NASA Mars helicopter pulls off ‘most nerve-wracking flight since Flight 1’

Ingenuity saw its own shadow during its ninth flight.


When NASA sent the Ingenuity helicopter to Mars, it was gamble. Now it’s pushing its limits, flying fast and reaching new heights. NASA announced on Monday Ingenuity successfully completed its ninth and “most challenging” flight yet.

NASA’s goal was to go big with a daring “high-speed flight across unfriendly terrain” that would take the rotorcraft far from its robotic buddy, the Perseverance rover.

Instead of merely hopping ahead of the the rover, the helicopter took a shortcut over a sandy area, setting records for distance, air time and speed in the process. It hit a speed of 16 feet (5 meters) per second and flew for 166.4 seconds while snapping images of the landscape below.

The terrain below presented some new challenges for the helicopter’s navigation system, which was designed to deal with fairly flat ground. Ingenuity had to make sense of “high slopes and undulations” and its team was concerned that the machine might accidentally land in a treacherous area. NASA described it as “the most nerve-wracking flight since Flight 1.”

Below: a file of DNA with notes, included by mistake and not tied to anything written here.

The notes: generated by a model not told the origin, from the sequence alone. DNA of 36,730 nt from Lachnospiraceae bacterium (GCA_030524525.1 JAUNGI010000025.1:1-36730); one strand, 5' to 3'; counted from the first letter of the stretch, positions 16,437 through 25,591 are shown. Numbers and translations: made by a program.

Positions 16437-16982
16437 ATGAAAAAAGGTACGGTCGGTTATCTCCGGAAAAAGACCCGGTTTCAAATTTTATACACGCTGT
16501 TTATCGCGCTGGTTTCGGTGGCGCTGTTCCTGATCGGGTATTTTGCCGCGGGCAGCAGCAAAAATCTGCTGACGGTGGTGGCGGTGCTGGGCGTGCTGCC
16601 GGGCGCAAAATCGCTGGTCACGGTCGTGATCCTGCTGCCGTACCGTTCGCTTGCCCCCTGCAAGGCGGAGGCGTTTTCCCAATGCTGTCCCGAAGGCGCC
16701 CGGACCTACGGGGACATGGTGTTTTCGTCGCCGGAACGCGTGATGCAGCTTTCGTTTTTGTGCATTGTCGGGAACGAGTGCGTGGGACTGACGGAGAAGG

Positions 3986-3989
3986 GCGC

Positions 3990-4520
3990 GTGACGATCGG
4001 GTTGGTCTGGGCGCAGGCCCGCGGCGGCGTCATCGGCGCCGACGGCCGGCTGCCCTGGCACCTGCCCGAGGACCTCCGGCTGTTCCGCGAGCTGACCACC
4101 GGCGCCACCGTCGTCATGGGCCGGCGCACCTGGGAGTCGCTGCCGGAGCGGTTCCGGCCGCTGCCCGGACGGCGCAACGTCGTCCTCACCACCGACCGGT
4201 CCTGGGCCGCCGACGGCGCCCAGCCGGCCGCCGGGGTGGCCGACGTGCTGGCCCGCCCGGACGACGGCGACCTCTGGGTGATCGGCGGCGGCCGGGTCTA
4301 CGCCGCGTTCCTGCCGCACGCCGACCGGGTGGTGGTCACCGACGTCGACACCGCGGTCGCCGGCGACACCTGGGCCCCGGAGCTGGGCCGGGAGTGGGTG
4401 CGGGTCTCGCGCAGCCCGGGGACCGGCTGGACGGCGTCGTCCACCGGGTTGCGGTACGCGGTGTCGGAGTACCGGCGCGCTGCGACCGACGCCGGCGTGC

NASA’s announcement Monday seems to indicate the chopper handled itself well. While the flight was risky, it made sense for what was always considered a high-risk, high-reward technology experiment.

Ingenuity has already overcome a variety of potential obstacles, from a software glitch to an in-flight anomaly

“A successful flight would be a powerful demonstration of the capability that an aerial vehicle (and only an aerial vehicle) can bring to bear in the context of Mars exploration – traveling quickly across otherwise untraversable terrain while scouting for interesting science targets,” NASA said. 

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